A few days ago, I talked a bit about a controversy storming around a 6-foot cross in the Mojave Desert commemorating soldiers who died in World War I. The Supreme Court heard opening arguments yesterday.
From what I gather, the court seemed relatively uninterested on the big, underlying question at hand — whether a war memorial in the shape of a cross constitutes the government supporting a particular religion over all others. Rather, they restricted their questioning as to whether the government (specifically, the U.S. Congress) had the right to deed the parcel of land on which the cross stands to the Veterans of Foreign Wars (as they did) to, essentially, wash their hands of the prickly problem.
According to The Washington Post, ” … only Justice Antonin Scalia seemed to want to decide the more basic question of whether the cross was unconstitutional in the first place. He had a testy exchange with [American Civil Liberties Union lawyer Peter J.] Eliasberg about whether the symbol — which the lawyer said “signifies that Jesus is the son of God and died to redeem mankind for our sins” — could also double as a secular marker for the war dead of all faiths.
Scalia said the cross was the “common symbol of the resting place of the dead,” and asked, “What would you have them erect . . . some conglomerate of a cross, a Star of David, and you know, a Muslim half-moon and star?”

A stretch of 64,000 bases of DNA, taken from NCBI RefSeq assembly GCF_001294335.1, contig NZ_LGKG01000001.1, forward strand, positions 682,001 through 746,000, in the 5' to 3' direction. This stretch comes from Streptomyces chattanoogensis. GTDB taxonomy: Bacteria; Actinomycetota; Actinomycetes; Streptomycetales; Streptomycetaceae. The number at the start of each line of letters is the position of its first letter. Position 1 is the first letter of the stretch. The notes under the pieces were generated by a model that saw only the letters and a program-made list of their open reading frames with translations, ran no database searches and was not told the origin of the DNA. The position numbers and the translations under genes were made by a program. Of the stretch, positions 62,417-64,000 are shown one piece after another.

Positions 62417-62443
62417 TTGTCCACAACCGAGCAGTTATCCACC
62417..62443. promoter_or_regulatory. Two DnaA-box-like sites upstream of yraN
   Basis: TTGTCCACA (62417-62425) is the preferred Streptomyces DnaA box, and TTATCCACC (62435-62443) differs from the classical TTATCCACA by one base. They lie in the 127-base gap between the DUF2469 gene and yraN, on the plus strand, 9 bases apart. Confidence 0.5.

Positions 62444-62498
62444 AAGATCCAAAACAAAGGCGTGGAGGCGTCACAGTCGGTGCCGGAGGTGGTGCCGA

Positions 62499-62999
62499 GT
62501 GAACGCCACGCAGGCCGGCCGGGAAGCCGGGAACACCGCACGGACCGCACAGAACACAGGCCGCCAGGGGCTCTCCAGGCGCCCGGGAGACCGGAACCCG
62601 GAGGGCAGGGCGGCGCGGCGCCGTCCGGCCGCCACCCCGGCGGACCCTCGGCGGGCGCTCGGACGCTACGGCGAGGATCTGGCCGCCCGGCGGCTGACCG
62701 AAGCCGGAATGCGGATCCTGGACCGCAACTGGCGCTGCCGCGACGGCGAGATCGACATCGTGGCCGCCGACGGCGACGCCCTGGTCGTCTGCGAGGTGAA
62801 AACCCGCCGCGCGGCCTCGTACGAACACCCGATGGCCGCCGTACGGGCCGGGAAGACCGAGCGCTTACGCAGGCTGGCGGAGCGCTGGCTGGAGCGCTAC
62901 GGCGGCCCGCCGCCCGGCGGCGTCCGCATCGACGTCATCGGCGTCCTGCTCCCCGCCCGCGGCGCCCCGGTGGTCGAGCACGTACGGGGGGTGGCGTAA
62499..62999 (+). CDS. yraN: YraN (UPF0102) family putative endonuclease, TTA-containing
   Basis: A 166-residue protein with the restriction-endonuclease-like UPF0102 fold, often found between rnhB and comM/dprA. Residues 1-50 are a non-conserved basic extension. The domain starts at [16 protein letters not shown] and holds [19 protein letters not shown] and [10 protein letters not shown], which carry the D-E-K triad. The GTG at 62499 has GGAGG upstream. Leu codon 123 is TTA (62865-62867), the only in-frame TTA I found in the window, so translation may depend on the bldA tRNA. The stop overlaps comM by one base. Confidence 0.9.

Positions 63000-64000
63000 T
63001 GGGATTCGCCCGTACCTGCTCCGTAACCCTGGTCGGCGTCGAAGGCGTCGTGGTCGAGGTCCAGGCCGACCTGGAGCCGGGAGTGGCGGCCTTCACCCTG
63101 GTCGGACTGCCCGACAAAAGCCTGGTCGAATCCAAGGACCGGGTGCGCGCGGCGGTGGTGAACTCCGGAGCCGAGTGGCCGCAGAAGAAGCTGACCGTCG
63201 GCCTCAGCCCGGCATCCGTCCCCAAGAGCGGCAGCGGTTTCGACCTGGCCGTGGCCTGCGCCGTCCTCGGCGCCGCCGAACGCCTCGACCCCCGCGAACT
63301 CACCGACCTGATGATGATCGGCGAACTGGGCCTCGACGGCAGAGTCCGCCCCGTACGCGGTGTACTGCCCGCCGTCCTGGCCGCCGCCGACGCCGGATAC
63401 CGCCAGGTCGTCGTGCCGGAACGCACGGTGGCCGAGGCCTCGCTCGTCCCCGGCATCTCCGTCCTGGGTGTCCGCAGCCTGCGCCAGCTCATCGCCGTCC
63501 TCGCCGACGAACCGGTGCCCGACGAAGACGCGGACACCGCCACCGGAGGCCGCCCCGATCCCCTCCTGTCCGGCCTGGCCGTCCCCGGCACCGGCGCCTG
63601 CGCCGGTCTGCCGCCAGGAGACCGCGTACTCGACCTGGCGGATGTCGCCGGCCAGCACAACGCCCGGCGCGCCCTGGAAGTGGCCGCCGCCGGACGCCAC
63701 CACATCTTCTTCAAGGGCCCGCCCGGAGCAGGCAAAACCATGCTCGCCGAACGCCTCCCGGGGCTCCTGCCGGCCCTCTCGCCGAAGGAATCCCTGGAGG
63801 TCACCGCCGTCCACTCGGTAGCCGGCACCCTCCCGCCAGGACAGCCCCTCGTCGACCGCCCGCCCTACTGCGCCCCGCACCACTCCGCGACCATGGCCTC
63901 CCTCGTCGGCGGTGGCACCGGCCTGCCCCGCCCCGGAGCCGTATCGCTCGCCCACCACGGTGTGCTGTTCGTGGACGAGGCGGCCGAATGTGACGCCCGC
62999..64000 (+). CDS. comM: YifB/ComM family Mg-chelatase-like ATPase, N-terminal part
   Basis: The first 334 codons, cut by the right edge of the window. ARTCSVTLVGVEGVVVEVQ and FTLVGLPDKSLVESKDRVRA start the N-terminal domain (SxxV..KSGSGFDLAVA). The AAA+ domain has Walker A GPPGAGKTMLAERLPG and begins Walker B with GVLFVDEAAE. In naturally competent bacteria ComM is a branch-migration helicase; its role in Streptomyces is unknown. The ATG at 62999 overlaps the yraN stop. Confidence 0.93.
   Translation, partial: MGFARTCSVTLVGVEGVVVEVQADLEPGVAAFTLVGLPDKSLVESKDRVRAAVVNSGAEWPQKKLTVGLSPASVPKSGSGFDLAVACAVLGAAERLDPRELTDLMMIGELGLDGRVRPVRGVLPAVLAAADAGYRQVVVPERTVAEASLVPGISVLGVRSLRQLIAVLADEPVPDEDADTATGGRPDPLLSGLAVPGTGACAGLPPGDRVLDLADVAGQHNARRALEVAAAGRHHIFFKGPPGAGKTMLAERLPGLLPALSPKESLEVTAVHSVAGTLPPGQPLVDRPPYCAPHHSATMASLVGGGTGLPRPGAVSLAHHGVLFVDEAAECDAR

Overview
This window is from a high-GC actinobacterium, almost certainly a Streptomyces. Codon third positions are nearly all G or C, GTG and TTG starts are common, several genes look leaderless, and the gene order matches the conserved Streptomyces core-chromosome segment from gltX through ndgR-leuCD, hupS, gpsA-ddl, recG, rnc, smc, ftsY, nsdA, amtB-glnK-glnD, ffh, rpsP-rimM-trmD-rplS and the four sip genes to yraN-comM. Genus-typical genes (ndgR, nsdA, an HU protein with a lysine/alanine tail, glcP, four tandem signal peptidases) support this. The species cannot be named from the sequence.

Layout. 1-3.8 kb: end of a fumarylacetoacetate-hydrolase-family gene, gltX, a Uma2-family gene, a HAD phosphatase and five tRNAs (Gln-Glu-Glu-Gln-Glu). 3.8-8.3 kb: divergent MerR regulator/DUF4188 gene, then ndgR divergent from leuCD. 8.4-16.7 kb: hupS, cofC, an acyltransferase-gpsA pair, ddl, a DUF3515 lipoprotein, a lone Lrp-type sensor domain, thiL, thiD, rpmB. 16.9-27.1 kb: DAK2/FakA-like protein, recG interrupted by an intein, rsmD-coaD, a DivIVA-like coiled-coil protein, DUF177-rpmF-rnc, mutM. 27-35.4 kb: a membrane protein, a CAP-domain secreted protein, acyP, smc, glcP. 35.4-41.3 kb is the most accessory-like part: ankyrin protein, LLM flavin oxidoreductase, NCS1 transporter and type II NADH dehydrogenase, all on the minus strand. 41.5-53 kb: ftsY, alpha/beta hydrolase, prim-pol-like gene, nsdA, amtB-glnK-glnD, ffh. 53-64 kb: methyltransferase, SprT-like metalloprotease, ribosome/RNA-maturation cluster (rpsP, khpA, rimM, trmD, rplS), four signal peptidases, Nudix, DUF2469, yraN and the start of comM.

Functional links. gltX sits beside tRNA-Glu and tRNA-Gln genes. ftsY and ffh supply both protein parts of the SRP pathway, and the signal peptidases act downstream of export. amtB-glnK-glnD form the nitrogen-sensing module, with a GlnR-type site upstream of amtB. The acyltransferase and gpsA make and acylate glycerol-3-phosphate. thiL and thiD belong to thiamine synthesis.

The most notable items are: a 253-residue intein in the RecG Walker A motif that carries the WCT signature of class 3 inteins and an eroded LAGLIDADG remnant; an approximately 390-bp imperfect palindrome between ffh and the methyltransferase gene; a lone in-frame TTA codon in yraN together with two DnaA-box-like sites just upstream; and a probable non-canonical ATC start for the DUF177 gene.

Eliasberg drew laughter from the crowded courtroom when he responded, “I have been in Jewish cemeteries. There is never a cross on a tombstone of a Jew.”
Scalia did not laugh. “I don’t think you can leap from that to the conclusion that the only war dead that that cross honors are the Christian war dead. I think that’s an outrageous conclusion,” he said.
But Scalia, if he’s trying to protect this cross — and others across the country — from being pulled down in lawsuit after lawsuit, he’s missing support from a pretty important voice in Christianity: Albert Mohler, president of the Southern Baptist Theological Seminary and one of American Christianity’s most thoughtful conservative voices.
While the government’s lawyers try to press their case, Christians should reject any argument that presents the cross as a secular symbol. There is nothing remotely secular about the cross of our Lord Jesus Christ. Arguments for the constitutionality of religious language and symbolism based in the supposedly secular character of the speech or imagery may win in the courtroom, but the arguments are devastating to authentic belief.
Of all people, followers of the Lord Jesus Christ must be the first to insist that the cross is a symbol of Christian faith, pointing directly to the cross on which Christ died as our substitute. The cross must not be reduced to a generic symbol of death and the memory of loved ones.
To that I offer a hearty “amen.”
It’ll be interesting to see how this case moves forward, though I doubt this, like most of the other cases involving religious symbolism on government property, will yield a definitive conclusion. The justices seem inclined to take each case on its own merits, electing to allow one courtroom to keep its Ten Commandments display in one state while ordering a courtroom in another state to take a similar (but younger, less entrenched) display down.